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Nov 8th, 2008

Iraq Repeats Insistence on Fixed Withdrawal Date

Baghdad leveraging Obama’s election to pressure Bush

A U.S. soldier secures the scene of a roadside bombing in Baghdad. Iraq wants nearly all U.S. combat troops to be gone by the end of 2011.
A U.S. soldier secures the scene of a roadside bombing in Baghdad.
Iraq wants nearly all U.S. combat troops to be gone by the end of 2011. (Photo credit: Khalid Mohammed /Associated Press)

By Ernesto Londoño, Mary Beth Sheridan, and Karen DeYoung

Nov. 7, 2008

BAGHDAD — Two days after the election of Barack Obama, Iraq’s chief spokesman said with unusual forcefulness Thursday that his government will continue to insist on a firm withdrawal date for U.S. troops, despite American demands that any pullout be subject to prevailing security conditions.

“Iraqis would like to know and see a fixed date,” spokesman Ali al-Dabbagh said in an interview in which he also reiterated Iraq’s position that American forces be subject to Iraqi legal jurisdiction in some instances.

Iraqi officials, who see President-elect Obama’s views on the timing of a U.S. withdrawal as consonant with their own, appear to be leveraging his election to pressure the Bush administration to make last-minute concessions. Dabbagh said negotiations to reach a status-of-forces agreement, which would sanction the U.S. military presence in Iraq beyond 2008, would collapse if no deal is reached by the end of this month. …

Dabbagh said American soldiers should be prosecuted in the Iraqi court system if they commit grave offenses outside their bases, unless they are on a joint mission with Iraqi troops. U.S. combat troops should cease operating unilaterally by June, Dabbagh said, and the status-of-forces agreement should say that the vast majority of U.S. troops must leave Iraq by the end of 2011.

“U.S. troops should be secluded to known camps,” Dabbagh said. “The Americans would be called whenever there is a need. Their movement would be limited.” …

Haider Abadi, a Shiite lawmaker who is a senior adviser to Prime Minister Nouri al-Maliki, said Obama’s stated goal of bringing American troops home relatively quickly is in line with the Iraqi government’s vision. …

U.S. and Iraqi officials say Iran’s government has been trying to persuade Iraqi lawmakers to reject the agreement. Lawmakers are also reluctant to express support for extending the presence of the U.S. military in Iraq for years because they fear it would hurt them politically in provincial and national elections scheduled to take place next year. …


Alarm Over Growing Use of “Sticky Bombs” in Iraq

Residents inspect the site where a roadside bomb went off, in Sulaikh neighborhood, northeastern Baghdad, Iraq, Saturday, Nov. 8, 2008, killing a civilian and injuring seven others included a police officer, police said. (Photo credit: Hadi Mizban / AP)

Nov. 7, 2008

BAGHDAD — Iraqi and U.S. officials are concerned about an apparent surge in “sticky bombs,” explosives fixed to vehicles with magnets or glue, as a tactic for assassinating Iraqi officials.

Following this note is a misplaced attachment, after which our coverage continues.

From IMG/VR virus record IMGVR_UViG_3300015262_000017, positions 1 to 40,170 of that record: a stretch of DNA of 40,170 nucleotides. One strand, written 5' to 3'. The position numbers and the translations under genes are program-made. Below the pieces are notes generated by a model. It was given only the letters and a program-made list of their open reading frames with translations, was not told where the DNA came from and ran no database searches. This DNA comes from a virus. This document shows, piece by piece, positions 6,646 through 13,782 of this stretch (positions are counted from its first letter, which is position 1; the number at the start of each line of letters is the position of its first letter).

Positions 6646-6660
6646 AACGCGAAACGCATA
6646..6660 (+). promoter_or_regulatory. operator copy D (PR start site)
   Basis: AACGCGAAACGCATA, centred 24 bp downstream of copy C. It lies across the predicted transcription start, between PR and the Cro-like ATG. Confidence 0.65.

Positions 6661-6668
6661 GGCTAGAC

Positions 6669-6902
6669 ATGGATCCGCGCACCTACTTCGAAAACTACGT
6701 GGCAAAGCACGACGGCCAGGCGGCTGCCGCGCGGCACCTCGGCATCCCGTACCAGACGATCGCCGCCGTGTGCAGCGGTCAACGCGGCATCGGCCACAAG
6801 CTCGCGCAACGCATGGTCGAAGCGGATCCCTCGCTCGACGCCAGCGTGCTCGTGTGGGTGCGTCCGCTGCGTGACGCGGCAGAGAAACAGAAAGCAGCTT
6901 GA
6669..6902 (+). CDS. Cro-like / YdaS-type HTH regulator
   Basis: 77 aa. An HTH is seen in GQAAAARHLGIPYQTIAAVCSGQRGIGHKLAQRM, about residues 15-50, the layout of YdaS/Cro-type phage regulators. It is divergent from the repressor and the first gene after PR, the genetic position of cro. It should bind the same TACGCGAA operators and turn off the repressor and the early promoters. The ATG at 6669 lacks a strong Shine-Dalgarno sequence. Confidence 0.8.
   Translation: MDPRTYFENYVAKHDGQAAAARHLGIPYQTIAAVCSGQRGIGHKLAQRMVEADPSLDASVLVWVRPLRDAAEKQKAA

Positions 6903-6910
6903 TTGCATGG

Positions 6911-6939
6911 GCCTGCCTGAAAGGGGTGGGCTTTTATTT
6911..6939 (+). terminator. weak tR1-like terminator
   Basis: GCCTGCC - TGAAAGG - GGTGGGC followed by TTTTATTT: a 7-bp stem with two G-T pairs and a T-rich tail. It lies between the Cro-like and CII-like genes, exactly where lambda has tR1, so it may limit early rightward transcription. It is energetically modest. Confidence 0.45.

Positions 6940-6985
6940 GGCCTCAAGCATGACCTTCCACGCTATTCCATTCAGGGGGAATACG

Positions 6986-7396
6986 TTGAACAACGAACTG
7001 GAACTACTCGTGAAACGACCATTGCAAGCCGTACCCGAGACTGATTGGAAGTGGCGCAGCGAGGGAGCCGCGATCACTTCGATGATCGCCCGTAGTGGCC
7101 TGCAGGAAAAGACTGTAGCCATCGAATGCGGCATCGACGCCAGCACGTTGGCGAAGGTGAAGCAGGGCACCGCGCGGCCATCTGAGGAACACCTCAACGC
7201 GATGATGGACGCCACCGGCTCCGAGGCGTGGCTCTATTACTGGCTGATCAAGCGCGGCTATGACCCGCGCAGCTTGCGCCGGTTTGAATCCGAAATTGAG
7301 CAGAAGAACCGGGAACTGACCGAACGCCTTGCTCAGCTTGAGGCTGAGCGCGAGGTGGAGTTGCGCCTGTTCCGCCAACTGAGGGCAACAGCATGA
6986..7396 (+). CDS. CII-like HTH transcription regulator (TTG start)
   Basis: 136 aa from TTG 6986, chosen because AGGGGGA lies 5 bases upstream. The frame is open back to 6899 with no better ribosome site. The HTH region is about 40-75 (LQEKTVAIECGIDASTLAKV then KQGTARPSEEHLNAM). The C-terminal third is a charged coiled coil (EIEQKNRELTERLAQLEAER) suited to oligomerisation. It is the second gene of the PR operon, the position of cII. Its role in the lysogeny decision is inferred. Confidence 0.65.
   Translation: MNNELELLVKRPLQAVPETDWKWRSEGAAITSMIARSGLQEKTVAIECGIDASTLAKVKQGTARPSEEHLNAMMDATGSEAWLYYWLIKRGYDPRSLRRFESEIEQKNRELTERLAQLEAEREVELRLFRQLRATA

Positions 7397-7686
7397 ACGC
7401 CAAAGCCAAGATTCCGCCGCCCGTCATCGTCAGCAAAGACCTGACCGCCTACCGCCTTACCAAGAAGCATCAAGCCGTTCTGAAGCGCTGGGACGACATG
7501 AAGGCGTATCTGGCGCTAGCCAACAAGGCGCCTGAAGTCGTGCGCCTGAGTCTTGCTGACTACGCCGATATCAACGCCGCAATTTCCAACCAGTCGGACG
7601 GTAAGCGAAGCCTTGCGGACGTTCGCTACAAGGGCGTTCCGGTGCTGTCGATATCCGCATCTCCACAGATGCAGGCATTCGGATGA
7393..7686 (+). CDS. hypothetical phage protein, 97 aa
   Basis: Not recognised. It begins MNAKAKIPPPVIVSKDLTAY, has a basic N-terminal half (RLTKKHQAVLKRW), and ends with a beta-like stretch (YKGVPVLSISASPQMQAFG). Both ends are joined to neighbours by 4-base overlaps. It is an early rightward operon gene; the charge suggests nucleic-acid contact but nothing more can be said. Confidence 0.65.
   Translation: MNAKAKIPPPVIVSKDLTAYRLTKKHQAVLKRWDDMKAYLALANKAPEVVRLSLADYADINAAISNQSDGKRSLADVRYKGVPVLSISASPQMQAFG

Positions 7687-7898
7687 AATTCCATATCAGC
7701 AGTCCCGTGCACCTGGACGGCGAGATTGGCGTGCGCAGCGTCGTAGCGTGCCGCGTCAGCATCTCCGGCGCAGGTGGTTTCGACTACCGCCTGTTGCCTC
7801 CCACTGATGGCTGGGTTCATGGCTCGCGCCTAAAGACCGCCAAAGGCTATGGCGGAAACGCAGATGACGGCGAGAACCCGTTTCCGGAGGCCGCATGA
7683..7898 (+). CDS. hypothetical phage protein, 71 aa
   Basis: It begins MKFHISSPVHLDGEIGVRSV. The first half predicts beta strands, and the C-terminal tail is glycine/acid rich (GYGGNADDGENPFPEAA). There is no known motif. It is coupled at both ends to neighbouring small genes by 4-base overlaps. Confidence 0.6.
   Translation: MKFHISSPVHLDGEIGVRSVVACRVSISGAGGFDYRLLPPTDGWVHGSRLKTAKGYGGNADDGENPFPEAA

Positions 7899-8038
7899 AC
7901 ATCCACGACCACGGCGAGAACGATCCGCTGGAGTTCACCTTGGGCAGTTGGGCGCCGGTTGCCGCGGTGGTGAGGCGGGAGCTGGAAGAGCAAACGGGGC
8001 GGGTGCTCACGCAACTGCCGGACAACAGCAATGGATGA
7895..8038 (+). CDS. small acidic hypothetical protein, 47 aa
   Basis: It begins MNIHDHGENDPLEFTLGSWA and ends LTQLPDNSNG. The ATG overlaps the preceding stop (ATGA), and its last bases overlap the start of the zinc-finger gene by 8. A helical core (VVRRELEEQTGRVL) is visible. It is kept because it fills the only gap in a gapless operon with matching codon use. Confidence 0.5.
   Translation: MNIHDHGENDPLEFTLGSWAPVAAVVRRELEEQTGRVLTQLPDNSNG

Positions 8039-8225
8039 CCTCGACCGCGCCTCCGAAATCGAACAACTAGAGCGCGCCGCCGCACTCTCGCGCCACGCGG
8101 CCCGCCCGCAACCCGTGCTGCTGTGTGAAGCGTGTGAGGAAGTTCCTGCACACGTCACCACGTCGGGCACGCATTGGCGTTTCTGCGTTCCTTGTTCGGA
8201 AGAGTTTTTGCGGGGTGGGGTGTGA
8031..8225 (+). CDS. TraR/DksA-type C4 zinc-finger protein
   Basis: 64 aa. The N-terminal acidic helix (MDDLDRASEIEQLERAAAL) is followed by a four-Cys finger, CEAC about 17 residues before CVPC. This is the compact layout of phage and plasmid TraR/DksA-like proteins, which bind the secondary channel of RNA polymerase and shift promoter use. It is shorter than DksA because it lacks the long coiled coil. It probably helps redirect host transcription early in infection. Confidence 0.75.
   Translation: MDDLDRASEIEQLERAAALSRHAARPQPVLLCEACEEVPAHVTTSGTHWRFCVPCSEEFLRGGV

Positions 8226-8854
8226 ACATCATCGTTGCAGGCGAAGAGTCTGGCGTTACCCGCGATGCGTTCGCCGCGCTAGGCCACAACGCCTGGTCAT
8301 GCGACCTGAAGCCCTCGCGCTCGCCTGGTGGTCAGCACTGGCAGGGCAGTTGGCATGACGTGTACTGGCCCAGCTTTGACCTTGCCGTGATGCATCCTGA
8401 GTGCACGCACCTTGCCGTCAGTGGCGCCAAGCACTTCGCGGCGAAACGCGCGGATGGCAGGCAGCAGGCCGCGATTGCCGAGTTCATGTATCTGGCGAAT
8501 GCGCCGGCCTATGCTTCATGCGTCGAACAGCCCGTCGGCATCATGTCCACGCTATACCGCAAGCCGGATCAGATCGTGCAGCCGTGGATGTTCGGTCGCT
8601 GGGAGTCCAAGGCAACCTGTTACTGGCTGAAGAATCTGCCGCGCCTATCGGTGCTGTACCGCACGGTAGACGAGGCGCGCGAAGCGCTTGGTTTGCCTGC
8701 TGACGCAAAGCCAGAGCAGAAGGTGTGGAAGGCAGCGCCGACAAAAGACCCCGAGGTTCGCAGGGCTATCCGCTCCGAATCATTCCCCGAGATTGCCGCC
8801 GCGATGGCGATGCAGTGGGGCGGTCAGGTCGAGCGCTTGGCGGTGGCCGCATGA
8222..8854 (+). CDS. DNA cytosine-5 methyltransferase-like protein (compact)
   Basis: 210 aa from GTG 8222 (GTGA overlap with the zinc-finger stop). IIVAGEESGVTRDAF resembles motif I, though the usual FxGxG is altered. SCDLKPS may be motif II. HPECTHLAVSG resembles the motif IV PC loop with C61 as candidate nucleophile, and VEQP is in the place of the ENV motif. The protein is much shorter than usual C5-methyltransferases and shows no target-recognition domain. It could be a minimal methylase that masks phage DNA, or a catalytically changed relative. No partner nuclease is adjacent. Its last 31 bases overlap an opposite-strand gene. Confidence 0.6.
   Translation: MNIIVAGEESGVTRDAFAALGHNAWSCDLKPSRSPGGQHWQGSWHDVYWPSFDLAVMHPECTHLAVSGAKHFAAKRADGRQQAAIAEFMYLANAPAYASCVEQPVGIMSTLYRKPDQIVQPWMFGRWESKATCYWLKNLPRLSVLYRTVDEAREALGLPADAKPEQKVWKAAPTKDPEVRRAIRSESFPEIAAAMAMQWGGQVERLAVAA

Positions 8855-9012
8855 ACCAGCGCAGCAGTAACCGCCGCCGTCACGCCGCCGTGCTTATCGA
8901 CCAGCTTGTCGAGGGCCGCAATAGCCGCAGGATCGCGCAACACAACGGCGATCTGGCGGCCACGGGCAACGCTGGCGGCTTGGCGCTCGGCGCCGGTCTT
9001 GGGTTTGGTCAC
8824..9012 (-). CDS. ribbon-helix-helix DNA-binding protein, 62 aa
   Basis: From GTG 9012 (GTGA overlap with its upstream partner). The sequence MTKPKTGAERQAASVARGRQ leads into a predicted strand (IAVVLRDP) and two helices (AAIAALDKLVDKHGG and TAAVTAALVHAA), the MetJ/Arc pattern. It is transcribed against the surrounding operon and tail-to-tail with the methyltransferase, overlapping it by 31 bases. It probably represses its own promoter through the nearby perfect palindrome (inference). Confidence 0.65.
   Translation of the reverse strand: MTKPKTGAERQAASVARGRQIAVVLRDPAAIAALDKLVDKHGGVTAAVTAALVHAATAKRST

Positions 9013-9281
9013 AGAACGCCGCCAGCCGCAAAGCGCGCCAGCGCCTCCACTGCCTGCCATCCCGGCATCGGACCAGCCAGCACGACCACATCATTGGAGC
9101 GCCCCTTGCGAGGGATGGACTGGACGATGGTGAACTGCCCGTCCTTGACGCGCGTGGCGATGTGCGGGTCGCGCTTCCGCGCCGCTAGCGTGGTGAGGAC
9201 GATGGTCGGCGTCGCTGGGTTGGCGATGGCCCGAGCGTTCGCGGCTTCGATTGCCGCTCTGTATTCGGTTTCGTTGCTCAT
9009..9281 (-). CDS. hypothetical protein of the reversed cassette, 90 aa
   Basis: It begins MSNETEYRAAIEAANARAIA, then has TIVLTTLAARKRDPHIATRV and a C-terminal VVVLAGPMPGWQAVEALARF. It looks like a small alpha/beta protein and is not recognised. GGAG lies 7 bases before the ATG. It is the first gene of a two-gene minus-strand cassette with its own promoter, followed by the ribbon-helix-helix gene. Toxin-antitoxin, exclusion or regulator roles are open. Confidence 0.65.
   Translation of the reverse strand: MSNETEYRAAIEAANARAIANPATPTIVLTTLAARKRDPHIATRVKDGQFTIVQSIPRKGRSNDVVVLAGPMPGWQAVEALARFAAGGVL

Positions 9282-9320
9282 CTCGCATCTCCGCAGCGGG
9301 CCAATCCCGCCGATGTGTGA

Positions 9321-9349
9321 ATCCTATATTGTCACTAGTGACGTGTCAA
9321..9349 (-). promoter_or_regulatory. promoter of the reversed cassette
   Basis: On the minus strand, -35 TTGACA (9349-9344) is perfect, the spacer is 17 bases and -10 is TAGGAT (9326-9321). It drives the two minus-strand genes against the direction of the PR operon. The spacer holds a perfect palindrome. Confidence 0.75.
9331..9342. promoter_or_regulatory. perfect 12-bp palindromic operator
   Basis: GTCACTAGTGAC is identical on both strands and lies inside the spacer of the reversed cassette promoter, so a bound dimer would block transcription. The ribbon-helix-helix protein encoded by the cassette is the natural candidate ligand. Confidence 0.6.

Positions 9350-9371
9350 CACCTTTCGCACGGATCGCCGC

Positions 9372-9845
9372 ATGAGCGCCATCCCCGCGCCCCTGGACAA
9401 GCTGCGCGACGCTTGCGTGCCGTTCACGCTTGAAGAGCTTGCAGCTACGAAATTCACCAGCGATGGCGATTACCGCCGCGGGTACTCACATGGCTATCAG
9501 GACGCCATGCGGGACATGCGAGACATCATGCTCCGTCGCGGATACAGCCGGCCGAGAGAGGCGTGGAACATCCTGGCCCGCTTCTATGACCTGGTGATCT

The use of such small explosives by Sunni insurgents and Shi’ite militiamen is not a new phenomenon in more than five years of war in Iraq.

But U.S. and Iraqi security officials are paying renewed attention on the bombs in the last two months, especially in the capital Baghdad.

“It seems we have had an uptick, 21 sticky bombs in the last month of October (in Iraq),” U.S. military spokesman Lieutenant Colonel Steven Stover said. …

Bombs are usually stuck to the target’s car while it is parked then is triggered by remote control. …

They may be an efficient way to target politicians or low-level officials for assassination but they are too small to be used for mass killings that have been a favorite tactic of Sunni Islamist al Qaeda. …

[Iraqi security forces spokesman Qassim] Moussawi said a bomb-making factory that Iraqi security forces discovered in Baghdad last month contained 187 sticky bombs and 43 roadside bombs. …


Afghan Report Details U.S. Strike on Wedding

Image: Destruction from alleged airstrike.
Afghan men work on a house destroyed in an alleged U.S. airstrike in the Shah Wali Kot district of Kandahar province, south of Kabul, Afghanistan. (Photo credit: Allauddin Khan / AP)

Nov. 7, 2008

KANDAHAR, Afghanistan — A U.S. coalition airstrike and clashes with Taliban militants in southern Afghanistan earlier this week killed 37 civilians and 26 insurgents, according to an Afghan government report released Friday.

The report also accused the Taliban militants of seeking shelter near a wedding party in the Kandahar province’s Shah Wali Kot district shortly after ambushing a coalition patrol on Monday, according to the findings compiled by the governor of Kandahar province.

The report said that another 27 civilians were wounded in the strike. … The majority of the civilians killed were woman and children, the report said. …

Following these deaths, President Hamid Karzai urged U.S. President-elect Barack Obama to help stop the killing of civilians in coalition operations, actions which undermine popular support for the Afghan government and the international mission.

On Thursday, another coalition airstrike killed seven civilians and 13 Taliban militants in the northwestern Badghis province, Afghan officials said. …


Related report on this site

Karzai: Stop Air-Raiding Civilians (Nov. 5, 2008)

3 Responses to “Iraqis Demand Withdrawal Date”
  1. Immelman for Congress » Blog Archive » Iraq-AfPak War Update Says:

    […] Iraqis Demand Withdrawal Date […]

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    […] Iraqis Demand Withdrawal Date […]

  3. Immelman for Congress » Blog Archive » ‘Day of Defeating the Occupier’ Celebrated in Iraq Says:

    […] Iraqis Demand Withdrawal Date (Nov. 8, 2008) […]

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